Kayak FishingBEGINNER’S GUIDE TOKAYAK FISHINGPART VII – ROD SELECTIONRod choice is always a challenge when it comes to kayak fishing. Each size and style have their own unique advantages – and disadvantages. Rob Fort continues his beginner’s guide to kayak fishing by answering some key questions around rod selection.Nothing beats a decent fish on the line, especially when it’s causing the reel’s drag system to work overtime. Some anglers consider the reel as the main contributor to a fish’s demise and in Part Six of this series, we looked at suitable versions for the job. Yet a reel cannot handle the fish on its own and can only realise its full potential when matched to a suitable rod.  its full potential when matched to a suitable rod.

The kayak fishing scenario presents a whole set of different challenges compared to other types of small watercraft. Always being solo is a big part of the challenge as it requires the angler to be self-sufficient. Often you will need to handle multiple tasks while keeping your wits about you, predicting any likely scenarios that could jeopardise your safety or the likelihood of landing the fish. This places quite a bit of stress on the rods you use and if care is not taken, the chance of them failing is high. Modern rods that suit light tackle and techniques like soft-baiting require care when playing a fishing on the line. A lift of the rod tip above 45 degrees when under load can cause it to break. Even durable rods with strong tip sections are at risk on a kayak.

First consideration
The first thing to consider is the rod dynamics required when sitting in the kayak. If the fish runs around, moving from one side of the kayak to the other, you will need to be able to the lift the line clear of the kayak’s nose. Once the fight is over and the fish is kayak side, you will need to gain access to it so you can bring it aboard. Each scenario is best suited to a different rod length. A rod that is longer will be useful for moving line over the kayak’s nose, yet will make reaching the fish difficult when it’s kayak side. This means making compromises with the rod’s overall length and using techniques to overcome the challenges that your chosen rod length presents.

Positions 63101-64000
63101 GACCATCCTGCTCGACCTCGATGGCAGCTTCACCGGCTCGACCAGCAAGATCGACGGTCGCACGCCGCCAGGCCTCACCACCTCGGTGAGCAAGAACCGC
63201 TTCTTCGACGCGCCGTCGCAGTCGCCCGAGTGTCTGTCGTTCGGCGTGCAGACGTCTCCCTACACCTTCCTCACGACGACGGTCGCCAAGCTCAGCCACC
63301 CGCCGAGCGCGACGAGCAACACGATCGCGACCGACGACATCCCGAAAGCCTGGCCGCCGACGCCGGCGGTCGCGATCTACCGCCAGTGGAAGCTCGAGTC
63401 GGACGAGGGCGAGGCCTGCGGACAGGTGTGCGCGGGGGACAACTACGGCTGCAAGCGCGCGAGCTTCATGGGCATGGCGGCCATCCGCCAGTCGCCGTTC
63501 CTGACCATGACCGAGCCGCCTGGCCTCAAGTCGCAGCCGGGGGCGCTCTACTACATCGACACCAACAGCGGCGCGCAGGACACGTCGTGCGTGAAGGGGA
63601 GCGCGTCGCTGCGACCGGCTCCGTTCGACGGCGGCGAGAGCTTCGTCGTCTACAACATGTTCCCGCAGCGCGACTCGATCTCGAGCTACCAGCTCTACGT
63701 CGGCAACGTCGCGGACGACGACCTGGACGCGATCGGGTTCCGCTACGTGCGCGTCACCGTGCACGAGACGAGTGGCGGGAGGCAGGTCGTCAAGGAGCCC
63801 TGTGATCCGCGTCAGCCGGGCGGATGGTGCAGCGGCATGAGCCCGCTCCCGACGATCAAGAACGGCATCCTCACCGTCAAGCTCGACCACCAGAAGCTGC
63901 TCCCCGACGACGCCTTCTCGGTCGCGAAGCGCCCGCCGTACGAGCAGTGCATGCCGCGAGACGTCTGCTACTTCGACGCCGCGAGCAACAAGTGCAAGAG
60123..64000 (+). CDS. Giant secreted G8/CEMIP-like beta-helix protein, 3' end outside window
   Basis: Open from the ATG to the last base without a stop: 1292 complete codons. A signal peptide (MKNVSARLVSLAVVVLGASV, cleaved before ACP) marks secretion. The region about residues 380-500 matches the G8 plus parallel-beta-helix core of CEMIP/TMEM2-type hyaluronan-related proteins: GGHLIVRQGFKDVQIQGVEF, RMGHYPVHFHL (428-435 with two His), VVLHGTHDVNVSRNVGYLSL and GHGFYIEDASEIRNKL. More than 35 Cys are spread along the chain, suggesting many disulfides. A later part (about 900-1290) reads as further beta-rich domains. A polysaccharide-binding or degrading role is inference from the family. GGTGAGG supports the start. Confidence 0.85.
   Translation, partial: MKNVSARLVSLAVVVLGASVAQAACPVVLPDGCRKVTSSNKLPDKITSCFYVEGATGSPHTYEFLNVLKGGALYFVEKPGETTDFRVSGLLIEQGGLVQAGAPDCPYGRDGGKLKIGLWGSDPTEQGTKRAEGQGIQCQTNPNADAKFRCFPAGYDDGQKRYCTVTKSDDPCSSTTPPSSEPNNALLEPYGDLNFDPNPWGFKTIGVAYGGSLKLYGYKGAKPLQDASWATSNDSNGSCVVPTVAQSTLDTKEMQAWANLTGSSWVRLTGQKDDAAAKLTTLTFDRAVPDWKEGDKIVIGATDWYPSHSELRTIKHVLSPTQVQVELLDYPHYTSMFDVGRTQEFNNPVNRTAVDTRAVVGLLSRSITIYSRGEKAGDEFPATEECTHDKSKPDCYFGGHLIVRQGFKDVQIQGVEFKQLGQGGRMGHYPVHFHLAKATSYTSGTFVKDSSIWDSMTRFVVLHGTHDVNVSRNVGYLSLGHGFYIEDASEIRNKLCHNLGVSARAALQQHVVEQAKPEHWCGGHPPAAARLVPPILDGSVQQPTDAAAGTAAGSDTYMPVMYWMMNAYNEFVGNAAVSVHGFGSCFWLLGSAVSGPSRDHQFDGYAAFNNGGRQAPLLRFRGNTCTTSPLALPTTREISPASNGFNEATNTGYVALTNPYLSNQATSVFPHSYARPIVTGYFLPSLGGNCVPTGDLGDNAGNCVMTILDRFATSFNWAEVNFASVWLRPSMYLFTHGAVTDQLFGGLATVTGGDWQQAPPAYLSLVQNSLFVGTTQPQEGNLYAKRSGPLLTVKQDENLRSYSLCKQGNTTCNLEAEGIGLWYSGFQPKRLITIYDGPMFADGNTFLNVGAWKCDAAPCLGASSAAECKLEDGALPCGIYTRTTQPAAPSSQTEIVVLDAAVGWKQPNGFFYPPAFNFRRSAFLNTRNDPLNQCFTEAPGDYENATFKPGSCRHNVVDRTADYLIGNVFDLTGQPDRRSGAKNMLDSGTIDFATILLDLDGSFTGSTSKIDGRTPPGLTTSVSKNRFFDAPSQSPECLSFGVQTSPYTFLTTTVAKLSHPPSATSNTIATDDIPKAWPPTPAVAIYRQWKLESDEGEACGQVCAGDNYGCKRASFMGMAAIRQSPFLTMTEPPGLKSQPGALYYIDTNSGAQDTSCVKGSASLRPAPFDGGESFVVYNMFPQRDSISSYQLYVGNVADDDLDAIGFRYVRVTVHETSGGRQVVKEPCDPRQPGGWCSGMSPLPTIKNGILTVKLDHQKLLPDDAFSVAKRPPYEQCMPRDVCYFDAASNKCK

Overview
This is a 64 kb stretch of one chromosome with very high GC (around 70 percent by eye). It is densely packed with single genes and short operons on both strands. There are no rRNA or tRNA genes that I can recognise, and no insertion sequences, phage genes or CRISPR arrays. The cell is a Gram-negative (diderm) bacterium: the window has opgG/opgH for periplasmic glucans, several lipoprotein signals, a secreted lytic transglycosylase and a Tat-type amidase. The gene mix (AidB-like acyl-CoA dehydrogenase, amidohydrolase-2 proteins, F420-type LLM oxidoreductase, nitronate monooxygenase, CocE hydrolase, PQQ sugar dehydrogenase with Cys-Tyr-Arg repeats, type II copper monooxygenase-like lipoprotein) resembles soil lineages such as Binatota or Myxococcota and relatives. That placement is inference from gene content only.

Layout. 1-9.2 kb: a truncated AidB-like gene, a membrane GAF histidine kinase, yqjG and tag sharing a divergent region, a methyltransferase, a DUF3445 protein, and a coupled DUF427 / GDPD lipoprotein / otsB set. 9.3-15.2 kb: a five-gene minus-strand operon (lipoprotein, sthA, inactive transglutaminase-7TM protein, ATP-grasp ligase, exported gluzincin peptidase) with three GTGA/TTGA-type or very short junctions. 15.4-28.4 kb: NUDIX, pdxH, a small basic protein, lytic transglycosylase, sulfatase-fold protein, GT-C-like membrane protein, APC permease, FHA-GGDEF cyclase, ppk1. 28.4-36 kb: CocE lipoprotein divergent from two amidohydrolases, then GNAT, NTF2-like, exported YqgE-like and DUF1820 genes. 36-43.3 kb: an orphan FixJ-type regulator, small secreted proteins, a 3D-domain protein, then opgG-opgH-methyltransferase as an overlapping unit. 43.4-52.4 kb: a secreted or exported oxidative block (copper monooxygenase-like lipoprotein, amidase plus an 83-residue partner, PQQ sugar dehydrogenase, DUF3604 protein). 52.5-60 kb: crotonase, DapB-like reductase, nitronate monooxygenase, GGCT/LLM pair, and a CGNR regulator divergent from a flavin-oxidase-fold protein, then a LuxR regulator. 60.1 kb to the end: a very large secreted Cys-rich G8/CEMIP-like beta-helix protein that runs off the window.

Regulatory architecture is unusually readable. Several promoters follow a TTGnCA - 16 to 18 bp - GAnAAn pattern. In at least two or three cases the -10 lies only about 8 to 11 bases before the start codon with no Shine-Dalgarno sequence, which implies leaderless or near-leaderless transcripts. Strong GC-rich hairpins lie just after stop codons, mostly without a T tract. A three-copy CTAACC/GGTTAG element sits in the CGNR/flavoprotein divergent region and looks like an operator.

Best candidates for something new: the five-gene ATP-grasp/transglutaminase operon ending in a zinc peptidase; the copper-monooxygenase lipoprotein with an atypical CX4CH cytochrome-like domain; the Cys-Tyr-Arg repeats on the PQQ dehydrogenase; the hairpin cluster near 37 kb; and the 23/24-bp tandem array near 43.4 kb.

Avoiding high sticking
Any rod over seven foot is at risk of high sticking (lifting over 45 degrees) when handling fish kayak side. This is because it can be necessary to lift the rod up
to bring the fish closer. The rods typically associated with kayak fishing range from five foot three to seven foot in length, but the more recent style of topwater lure fishing has seen this extend up to seven foot six inches. No matter what the length, however, the most important factor when looking at suitable rods is the parabolic action. This is the shape that the rod bends when under load. A stiffer lower section from the reel seat area that folds away at around two thirds up the length of the rod is ideal. This distributes the weight over the entire area of the rod, giving the angler more control in the fight. The tip section is slightly more supple to not only absorb the sudden impact of strikes, runs and head nods, but also to place the load further back down the rod’s lower section. On the kayak this can be useful as it places the load above